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date: 24 August 2019

Abstract and Keywords

This chapter argues that mainstream economists – mainly American and British contributed to the build-up of the financial fragility which tipped into the Great Recession through their implicit assumption of epistemic asymmetry (hubris) and epistemic sufficiency (close-mindedness, or selective inattention to data and arguments which would upset their way of seeing things). They also contributed, secondarily, through the failure to disclose conflicts of interests, involving collusion between economists and financial organizations. Both these contributions reflect the discipline’s failure to formulate and teach ethical principles for guiding economists as they prescribe policies that may affect the welfare of millions of people and the health of the biosphere. In the absence of ethical restraints economists have too often advocated policies on the assumption that the optimal outcomes will materialize, only to find that their prescriptions bring about unanticipated, harmful effects that catch them off guard.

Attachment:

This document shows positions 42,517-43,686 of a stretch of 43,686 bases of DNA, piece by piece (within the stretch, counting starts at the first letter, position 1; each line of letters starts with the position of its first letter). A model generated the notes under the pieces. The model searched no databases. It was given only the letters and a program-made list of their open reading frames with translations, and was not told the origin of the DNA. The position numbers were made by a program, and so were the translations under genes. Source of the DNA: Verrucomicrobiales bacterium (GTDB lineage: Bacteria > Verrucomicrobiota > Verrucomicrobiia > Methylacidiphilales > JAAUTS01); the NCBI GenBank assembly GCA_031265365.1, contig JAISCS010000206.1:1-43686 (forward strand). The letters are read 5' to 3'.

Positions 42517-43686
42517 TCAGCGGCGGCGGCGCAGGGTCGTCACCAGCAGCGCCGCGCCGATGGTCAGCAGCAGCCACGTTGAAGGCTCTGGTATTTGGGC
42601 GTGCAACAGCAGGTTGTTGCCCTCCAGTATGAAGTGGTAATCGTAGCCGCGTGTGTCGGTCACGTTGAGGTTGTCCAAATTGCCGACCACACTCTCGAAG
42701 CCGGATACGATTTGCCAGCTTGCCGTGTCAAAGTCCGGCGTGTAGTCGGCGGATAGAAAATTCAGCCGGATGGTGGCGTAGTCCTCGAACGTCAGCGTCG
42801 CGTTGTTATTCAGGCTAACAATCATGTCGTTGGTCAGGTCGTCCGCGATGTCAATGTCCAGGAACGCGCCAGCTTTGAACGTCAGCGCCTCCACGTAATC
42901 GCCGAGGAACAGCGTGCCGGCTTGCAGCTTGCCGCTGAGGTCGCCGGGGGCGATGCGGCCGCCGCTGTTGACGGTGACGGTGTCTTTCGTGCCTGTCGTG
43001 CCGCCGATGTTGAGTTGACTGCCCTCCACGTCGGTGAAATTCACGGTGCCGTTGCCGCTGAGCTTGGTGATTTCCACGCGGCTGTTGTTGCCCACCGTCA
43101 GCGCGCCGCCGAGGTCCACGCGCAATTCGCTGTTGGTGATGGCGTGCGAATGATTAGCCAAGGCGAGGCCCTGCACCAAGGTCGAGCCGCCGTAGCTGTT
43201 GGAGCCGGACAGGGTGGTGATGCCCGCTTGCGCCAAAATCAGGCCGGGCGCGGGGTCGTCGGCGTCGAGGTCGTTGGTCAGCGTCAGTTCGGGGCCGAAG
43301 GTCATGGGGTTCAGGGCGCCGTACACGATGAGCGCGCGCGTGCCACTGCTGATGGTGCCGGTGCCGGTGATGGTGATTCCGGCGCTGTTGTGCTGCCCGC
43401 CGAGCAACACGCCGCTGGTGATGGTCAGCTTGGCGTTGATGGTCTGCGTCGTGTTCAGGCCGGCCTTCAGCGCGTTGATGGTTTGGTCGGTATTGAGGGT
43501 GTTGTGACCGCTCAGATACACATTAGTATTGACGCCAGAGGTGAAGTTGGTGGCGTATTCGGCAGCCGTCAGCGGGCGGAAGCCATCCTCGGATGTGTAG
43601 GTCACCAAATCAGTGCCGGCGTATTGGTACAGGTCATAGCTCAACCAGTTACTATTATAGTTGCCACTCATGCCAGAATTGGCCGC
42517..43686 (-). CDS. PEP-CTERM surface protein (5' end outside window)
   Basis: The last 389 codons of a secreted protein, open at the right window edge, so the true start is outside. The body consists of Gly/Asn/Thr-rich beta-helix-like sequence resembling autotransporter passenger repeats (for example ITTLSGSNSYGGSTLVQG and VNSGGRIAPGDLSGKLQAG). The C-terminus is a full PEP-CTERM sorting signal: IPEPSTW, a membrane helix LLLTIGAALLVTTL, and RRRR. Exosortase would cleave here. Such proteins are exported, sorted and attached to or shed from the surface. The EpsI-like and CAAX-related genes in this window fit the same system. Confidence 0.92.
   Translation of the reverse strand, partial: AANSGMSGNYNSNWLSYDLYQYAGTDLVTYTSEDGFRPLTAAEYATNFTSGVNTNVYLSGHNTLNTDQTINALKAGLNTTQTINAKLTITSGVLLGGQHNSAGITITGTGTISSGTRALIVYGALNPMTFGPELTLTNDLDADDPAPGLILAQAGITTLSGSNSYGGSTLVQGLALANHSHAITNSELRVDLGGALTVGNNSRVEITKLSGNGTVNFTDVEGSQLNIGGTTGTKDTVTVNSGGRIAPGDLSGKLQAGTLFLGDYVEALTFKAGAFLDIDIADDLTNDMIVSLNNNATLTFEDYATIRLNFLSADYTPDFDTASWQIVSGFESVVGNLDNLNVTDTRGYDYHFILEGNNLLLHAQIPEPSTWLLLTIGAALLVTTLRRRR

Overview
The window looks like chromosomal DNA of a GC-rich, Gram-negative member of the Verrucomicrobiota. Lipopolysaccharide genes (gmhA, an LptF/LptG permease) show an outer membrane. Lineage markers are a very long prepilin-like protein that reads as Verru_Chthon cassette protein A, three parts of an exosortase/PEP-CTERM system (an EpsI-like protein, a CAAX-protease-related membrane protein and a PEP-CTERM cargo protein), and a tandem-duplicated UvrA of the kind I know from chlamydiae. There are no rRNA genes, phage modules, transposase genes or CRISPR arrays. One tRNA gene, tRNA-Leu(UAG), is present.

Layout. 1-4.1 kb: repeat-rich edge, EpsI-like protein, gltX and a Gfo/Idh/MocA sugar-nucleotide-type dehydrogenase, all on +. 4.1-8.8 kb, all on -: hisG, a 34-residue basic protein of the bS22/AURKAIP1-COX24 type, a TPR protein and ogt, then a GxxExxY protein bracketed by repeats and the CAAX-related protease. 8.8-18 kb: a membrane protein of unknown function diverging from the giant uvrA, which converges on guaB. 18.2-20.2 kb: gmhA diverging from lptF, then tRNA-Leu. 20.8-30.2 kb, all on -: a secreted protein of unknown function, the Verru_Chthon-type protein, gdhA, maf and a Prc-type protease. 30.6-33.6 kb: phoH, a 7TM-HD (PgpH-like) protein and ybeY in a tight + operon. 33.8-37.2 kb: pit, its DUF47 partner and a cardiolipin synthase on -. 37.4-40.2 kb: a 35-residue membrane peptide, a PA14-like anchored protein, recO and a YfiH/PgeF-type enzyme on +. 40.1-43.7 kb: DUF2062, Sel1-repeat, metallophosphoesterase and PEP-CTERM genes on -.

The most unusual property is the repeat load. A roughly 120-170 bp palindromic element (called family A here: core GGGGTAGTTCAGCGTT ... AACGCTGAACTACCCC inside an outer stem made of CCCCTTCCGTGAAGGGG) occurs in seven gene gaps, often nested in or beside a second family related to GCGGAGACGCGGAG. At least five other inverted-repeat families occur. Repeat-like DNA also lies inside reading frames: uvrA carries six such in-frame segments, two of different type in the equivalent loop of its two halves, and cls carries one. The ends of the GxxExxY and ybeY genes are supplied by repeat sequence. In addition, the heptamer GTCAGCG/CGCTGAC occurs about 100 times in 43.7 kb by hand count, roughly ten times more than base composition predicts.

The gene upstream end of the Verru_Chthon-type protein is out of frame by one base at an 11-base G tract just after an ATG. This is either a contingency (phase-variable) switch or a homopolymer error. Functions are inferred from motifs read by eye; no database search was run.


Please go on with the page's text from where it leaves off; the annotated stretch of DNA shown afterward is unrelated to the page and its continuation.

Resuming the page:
Keywords: economists’ conflicts of interest, epistemic asymmetry and sufficiency, epistemic community, exchange rates, financial regulation and financial fragility, Great Moderation, heterodox dissenters, wages crisis

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